85 People, a group that could easily fit on a single subway car:
85 Wealthy Elites Have As Much Wealth As Half The World’s Population
The extent to which both global wealth has become cornered by a virtual handful of so-called “global elite” is exposed in a new report by Oxfam on Monday. He warned that the 85 richest people in the world share a combined wealth of £ 1 billion , as much as the poorest 3.5 billion of the world population .
The organization fears that the development of this concentration of economic resources is threatening the political stability and increasing social tensions.
The report found that in recent decades , the rich have successfully managed to skew political influence policies in their favor on issues ranging from financial deregulation , tax havens to reduce tax rates on high incomes and cuts in public services for most. Since the late 1970s , tax rates for the wealthy have declined in 29 of the 30 countries for which data are available , according to the report .
Curious as to how the Defense Department could be spying on you next? PBS checked in with DARPA about the latest in drone camera technology for the NOVA special “Rise of the Drones,” including the world’s highest-resolution camera. Actually seeing the sensor on ARGUS-IS, or Autonomous Real-Time Ground Ubiquitous Surveillance Imaging System, is still classified, but the basics of how it works have been deemed fit for public consumption. ARGUS-IS uses 368 imaging chips like those found in cell phone cameras, to stitch together a 1.8 billion pixel video. That means from 17,500 feet in the air, ARGUS-IS can see someone on the ground waving their arms. And it generates that kind of high-definition video for an area 15 square miles across. It can see a bird flying through a parking lot from more than three miles in the air. It can store a million terabytes of video a day, up to 5,000 hours of footage, so soon drones will not only be able to see everything that happens on the ground, but also keep that record. Whether or not ARGUS has been used in the field is still classified. Let’s get real, though: Does this cool a toy get put in a corner?
Apple is the world’s largest company – with nearly $600 billion in market value – getting bigger is a tough challenge. Still hasn’t learned how to charm the world’s largest population:
If you’re the world’s largest company – with nearly $600 billion in market value – getting bigger is a tough challenge. But if Apple can learn how to charm the world’s largest population, the possibilities are limitless.
Tim Cook, Apple’s reserved and soft-spoken CEO, has a tendency to wax euphoric about the China market and his company’s place in it. When asked last year by an analyst whether China could replace the U.S. as Apple’s biggest market, Cook positively gushed. “How far can it go?” he responded, referring to China’s prospects. “Certainly in my lifetime I’ve never seen a country with as many people rising into the middle class, with people wanting to buy Apple products.” He didn’t directly answer the analyst’s question, but concluded, “The sky is the limit.” You may think you know the story of Apple (AAPL) in China — how the men and women who make iPods and iPhones for Apple partner Foxconn labor under punishing conditions. But there’s another Apple Goes to China story, and this one is the tale of an underdog — yes, underdog — that has the potential to unlock billions and billions of dollars in additional revenue, just by eking out market share gains in core products such as smartphones and PCs. If you think Apple, the most valuable company in the world, with a market cap of nearly $600 billion, has nowhere to go but down, we humbly suggest you turn your gaze to the East. Even as China experiences a sharper-than-expected economic slowdown, it continues to mint millions of consumers who covet Apple’s products. In its fiscal first half of the year, Apple has reported $12.4 billion in sales from greater China, and analysts believe Apple could garner $25 billion or more in China sales in calendar 2012. And that’s up from $13.3 billion last fiscal year, and almost nothing five years ago. In 2007 — the year before the iPhone became available internationally — Apple’s annual revenue from China was “a few hundred millions of dollars,” Cook has said. The company didn’t open its first store in China, a modern glass-and-metal structure in Beijing, until 2008, a full seven years after launching its retail strategy in the U.S.The company has yet to secure a deal to run the iPhone on the China Mobile network. For years the two companies have been negotiating; every year the rumor mill churns that a deal between the two is imminent. There’s fresh speculation, once again, that the iPhone 5 will be the device that seals the deal. A source at China Mobile will say only that the two companies continue to have conversations, but that no final deal has been reached. But just as the availability of the iPhone on new carriers in the U.S. expanded Apple’s reach, a China Mobile deal would have a huge impact on Apple’s presence in China. The cellphone company has a 66% market share in China. Meanwhile Apple is moving in smaller, smart ways to further immerse itself in the China market. The new iOS 6 operating system integrates popular sites in China like Sina Weibo, the microblog that’s more or less the equivalent of Twitter. And the Mac OS 10.8 upgrade includes a package of popular Mandarin sites, including Youku, a video destination. And while it lacks the massive reach of its Chinese competitors and Samsung, Apple has dramatically expanded the number of stores it permits to sell its devices; there are 11,000 places in China to buy the iPhone, up 138% from last year. The aggressive expansion plainly continues. One Shanghai suburb boasts two Apple licensee stores. “Business has been very good,” says Xie Li-jun, the manager of one of the stores.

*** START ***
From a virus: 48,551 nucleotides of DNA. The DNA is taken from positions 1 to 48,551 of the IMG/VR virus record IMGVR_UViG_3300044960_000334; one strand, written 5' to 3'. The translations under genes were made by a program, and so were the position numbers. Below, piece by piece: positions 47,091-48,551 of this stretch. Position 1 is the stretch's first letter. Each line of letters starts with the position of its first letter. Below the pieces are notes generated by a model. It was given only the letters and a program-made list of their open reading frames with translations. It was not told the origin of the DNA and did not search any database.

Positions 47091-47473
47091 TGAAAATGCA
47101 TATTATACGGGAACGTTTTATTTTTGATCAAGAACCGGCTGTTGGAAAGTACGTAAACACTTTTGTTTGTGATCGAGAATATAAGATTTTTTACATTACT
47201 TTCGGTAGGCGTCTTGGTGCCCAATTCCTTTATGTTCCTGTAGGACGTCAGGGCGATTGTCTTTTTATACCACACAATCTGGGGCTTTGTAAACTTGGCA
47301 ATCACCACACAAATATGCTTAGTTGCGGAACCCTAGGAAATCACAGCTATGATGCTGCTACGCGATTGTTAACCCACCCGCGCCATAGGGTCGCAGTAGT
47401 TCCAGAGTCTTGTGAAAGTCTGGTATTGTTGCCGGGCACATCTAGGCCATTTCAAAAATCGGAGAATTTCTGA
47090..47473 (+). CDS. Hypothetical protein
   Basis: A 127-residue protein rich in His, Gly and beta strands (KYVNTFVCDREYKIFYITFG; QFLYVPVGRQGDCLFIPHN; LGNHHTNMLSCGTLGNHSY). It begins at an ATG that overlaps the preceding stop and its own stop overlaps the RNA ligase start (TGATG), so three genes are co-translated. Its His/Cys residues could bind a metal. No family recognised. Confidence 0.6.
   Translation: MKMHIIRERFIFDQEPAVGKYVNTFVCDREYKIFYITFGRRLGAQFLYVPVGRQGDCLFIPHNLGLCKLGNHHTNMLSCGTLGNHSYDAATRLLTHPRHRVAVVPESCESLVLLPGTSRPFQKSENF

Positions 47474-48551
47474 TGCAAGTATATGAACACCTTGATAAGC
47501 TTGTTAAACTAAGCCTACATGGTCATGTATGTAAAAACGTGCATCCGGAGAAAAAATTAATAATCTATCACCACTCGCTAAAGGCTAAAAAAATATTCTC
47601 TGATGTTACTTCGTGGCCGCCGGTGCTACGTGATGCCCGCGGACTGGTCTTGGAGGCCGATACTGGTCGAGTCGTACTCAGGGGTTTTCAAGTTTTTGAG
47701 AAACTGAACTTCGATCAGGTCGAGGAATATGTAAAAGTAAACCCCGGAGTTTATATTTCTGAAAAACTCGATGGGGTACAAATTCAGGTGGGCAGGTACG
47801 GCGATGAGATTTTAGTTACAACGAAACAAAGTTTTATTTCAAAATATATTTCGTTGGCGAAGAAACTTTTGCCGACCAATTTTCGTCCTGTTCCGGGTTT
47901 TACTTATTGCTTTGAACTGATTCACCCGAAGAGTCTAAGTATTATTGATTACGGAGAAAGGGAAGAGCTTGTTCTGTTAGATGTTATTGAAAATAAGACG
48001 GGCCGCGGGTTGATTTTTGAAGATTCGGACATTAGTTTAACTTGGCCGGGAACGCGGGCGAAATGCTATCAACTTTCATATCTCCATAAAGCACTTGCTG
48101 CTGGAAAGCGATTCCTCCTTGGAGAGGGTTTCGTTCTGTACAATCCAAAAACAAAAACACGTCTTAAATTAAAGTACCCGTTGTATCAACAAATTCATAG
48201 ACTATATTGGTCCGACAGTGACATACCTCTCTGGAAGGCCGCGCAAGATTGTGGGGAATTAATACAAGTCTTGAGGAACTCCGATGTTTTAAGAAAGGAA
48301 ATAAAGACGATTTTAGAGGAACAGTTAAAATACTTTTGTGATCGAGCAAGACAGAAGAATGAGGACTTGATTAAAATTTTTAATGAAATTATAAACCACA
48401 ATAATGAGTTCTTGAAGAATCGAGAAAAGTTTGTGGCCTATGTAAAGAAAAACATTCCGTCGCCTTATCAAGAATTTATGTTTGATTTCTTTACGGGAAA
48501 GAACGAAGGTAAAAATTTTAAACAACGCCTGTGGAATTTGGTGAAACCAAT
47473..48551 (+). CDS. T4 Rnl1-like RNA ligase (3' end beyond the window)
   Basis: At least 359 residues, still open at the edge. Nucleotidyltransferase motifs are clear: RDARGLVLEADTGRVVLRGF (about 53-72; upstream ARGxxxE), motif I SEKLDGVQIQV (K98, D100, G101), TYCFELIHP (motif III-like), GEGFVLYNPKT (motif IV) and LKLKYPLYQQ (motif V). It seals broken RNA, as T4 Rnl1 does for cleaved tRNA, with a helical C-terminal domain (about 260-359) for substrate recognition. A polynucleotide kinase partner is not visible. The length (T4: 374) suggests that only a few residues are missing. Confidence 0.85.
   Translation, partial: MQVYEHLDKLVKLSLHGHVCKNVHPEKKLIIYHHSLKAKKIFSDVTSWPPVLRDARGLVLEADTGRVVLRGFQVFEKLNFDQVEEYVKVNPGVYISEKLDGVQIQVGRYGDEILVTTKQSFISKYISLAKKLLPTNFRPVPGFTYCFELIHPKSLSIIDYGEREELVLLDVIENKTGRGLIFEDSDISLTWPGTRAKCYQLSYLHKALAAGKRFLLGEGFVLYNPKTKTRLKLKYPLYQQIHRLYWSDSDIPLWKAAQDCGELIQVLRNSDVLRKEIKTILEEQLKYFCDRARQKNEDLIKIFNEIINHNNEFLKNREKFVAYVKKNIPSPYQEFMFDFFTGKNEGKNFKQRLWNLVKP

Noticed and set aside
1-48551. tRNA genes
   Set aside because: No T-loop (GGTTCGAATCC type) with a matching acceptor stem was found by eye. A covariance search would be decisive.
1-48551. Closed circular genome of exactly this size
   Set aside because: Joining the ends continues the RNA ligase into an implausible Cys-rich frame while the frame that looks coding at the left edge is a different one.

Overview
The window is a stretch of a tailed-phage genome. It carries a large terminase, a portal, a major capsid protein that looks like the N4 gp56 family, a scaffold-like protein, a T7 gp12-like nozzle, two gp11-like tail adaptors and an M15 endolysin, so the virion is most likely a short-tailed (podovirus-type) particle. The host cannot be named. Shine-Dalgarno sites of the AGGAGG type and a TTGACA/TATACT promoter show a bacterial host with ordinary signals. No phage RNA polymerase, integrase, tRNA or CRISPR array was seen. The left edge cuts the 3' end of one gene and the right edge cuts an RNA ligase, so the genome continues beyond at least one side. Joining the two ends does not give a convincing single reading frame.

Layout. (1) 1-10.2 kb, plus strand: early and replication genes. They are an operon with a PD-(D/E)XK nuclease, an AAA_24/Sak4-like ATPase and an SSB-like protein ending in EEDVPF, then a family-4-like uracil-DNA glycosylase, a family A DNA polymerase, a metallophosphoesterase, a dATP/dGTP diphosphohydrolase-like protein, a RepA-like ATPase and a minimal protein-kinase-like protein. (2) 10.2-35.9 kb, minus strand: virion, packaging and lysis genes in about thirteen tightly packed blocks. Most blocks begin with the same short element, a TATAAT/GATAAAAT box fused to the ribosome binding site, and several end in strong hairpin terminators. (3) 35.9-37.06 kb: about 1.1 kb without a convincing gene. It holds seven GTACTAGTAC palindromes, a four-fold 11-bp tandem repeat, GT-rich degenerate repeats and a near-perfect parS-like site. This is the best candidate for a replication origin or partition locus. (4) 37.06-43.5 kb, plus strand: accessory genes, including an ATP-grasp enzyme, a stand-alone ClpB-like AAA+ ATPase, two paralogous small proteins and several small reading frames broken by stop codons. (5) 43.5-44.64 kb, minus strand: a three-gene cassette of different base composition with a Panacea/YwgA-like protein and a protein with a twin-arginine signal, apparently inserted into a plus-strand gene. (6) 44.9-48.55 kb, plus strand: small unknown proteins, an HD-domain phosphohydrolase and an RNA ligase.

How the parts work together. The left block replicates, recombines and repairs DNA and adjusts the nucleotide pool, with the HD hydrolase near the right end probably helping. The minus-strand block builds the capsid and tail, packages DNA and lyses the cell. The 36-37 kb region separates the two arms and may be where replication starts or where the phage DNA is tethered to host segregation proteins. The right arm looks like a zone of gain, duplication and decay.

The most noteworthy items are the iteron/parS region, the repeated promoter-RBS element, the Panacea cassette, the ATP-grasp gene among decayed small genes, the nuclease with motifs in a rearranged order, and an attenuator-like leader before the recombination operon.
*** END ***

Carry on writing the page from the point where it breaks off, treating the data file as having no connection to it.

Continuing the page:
The world’s first genetically modified humans have been created, it was revealed last night. The disclosure that 30 healthy babies were born after a series of experiments in the United States provoked another furious debate about ethics. So far, two of the babies have been tested and have been found to contain genes from three ‘parents’. Fifteen of the children were born in the past three years as a result of one experimental programme at the Institute for Reproductive Medicine and Science of St Barnabas in New Jersey. The babies were born to women who had problems conceiving. Extra genes from a female donor were inserted into their eggs before they were fertilised in an attempt to enable them to conceive. Genetic fingerprint tests on two one-year- old children confirm that they have inherited DNA from three adults –two women and one man. The fact that the children have inherited the extra genes and incorporated them into their ‘germline’ means that they will, in turn, be able to pass them on to their own offspring. Altering the human germline – in effect tinkering with the very make-up of our species – is a technique shunned by the vast majority of the world’s scientists. Geneticists fear that one day this method could be used to create new races of humans with extra, desired characteristics such as strength or high intelligence. Writing in the journal Human Reproduction, the researchers, led by fertility pioneer Professor Jacques Cohen, say that this ‘is the first case of human germline genetic modification resulting in normal healthy children’. Some experts severely criticised the experiments. Lord Winston, of the Hammersmith Hospital in West London, told the BBC yesterday: ‘Regarding the treat-ment of the infertile, there is no evidence that this technique is worth doing . . . I am very surprised that it was even carried out at this stage. It would certainly not be allowed in Britain.’ John Smeaton, national director of the Society for the Protection of Unborn Children, said: ‘One has tremendous sympathy for couples who suffer infertility problems. But this seems to be a further illustration of the fact that the whole process of in vitro fertilisation as a means of conceiving babies leads to babies being regarded as objects on a production line. ‘It is a further and very worrying step down the wrong road for humanity.’ Professor Cohen and his colleagues diagnosed that the women were infertile because they had defects in tiny structures in their egg cells, called mitochondria. They took eggs from donors and, using a fine needle, sucked some of the internal material – containing ‘healthy’ mitochondria – and injected it into eggs from the women wanting to conceive. Because mitochondria contain genes, the babies resulting from the treatment have inherited DNA from both women. These genes can now be passed down the germline along the maternal line. A spokesman for the Human Fertilisation and Embryology Authority (HFEA), which regulates ‘assisted reproduction’ technology in Britain, said that it would not license the technique here because it involved altering the germline. Jacques Cohen is regarded as a brilliant but controversial scientist who has pushed the boundaries of assisted reproduction technologies. He developed a technique which allows infertile men to have their own children, by injecting sperm DNA straight into the egg in the lab. Prior to this, only infertile women were able to conceive using IVF. Last year, Professor Cohen said that his expertise would allow him to clone children –a prospect treated with horror by the mainstream scientific community. ‘It would be an afternoon’s work for one of my students,’ he said, adding that he had been approached by ‘at least three’ individuals wishing to create a cloned child, but had turned down their requests.